If you like what you read and discuss on, please consider helping us stop hackers and defray maintenance costs with a little donation via my webhoster:
Donate towards my web hosting bill!
All donations go towards website costs only. Thanks for your support!

Hi Blog. While I’m aware that the bigger news is the recent Miss Japan Carolina Shiino debate once again bringing to light Japan’s ethnostatist narratives, I’ll get to that in February’s SNA column. Meanwhile, here’s January’s column. Enjoy. Debito Arudou, Ph.D.


By Debito Arudou. Shingetsu News Agency Visible Minorities column 52, January 23, 2024

Last month SNA (and this column) went on vacation for Christmas and New Years. During the hiatus, I spent a month in Tokyo meandering around visiting sights and people, developing my inner flaneur as well as conducting relaxed random research. Tokyo, a walking city riddled with world-class transportation and public facilities, is an ideal place for that.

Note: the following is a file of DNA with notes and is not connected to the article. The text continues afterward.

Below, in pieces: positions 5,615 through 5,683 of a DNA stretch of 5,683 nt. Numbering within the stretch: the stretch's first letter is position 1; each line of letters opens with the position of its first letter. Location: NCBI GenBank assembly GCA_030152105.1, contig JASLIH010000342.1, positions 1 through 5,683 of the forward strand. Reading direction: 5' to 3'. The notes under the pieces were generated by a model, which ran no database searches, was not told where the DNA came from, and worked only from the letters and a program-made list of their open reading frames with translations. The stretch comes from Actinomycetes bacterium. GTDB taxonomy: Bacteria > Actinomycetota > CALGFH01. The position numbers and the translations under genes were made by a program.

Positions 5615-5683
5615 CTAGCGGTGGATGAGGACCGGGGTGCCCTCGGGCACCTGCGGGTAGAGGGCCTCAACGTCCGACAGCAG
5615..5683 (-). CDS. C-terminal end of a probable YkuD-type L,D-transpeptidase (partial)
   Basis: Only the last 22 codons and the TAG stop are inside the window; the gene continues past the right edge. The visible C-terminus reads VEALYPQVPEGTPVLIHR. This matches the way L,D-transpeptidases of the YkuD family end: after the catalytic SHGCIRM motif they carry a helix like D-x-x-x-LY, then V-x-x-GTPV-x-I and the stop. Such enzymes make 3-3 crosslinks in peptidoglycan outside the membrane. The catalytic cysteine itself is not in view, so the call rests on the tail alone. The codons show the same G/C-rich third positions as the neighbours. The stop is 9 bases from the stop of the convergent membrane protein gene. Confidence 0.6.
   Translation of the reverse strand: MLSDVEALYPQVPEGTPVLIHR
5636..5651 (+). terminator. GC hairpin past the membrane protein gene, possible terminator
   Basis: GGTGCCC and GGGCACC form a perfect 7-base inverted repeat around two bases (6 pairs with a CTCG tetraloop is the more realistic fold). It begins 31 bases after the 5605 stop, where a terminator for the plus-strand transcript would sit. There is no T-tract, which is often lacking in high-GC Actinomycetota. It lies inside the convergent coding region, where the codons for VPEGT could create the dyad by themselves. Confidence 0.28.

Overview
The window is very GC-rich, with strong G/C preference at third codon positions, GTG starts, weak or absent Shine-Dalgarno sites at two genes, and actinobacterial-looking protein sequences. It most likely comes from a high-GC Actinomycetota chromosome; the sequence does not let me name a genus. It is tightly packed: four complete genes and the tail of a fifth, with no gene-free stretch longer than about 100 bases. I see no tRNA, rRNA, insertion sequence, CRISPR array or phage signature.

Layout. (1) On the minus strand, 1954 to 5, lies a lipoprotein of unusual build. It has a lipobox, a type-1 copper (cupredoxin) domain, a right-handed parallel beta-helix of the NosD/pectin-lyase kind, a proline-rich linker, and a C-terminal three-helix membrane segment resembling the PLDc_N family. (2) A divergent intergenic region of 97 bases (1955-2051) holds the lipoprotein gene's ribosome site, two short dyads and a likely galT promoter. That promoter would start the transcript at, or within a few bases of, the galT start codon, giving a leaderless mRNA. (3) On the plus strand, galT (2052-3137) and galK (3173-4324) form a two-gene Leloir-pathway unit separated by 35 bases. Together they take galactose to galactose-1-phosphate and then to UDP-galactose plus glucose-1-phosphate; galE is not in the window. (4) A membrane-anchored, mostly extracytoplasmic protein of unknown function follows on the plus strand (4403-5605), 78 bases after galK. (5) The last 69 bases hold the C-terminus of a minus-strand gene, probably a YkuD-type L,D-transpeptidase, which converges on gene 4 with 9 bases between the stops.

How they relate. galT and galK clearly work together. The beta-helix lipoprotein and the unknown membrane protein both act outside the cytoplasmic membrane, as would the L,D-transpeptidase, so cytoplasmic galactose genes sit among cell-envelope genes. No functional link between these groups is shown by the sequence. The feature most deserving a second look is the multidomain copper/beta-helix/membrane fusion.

I spent almost every afternoon or evening talking with long-term Japan residents from many walks of life. This included six academic researchers, two foreign correspondents, a media celebrity, a long-term resident vlogger, an employee of NHK, two secondary school teachers, a naturalized regional politician, a rural ryokan operator, a high-tech product salesman, a retired airbnb operator, a foreign exchange graduate student, and a labor union leader. All are specialists in their fields in terms of training and experience, most are Lifers in Japan, and all offered insightful analysis of current conditions in Japan. My research will probably inform future columns this year.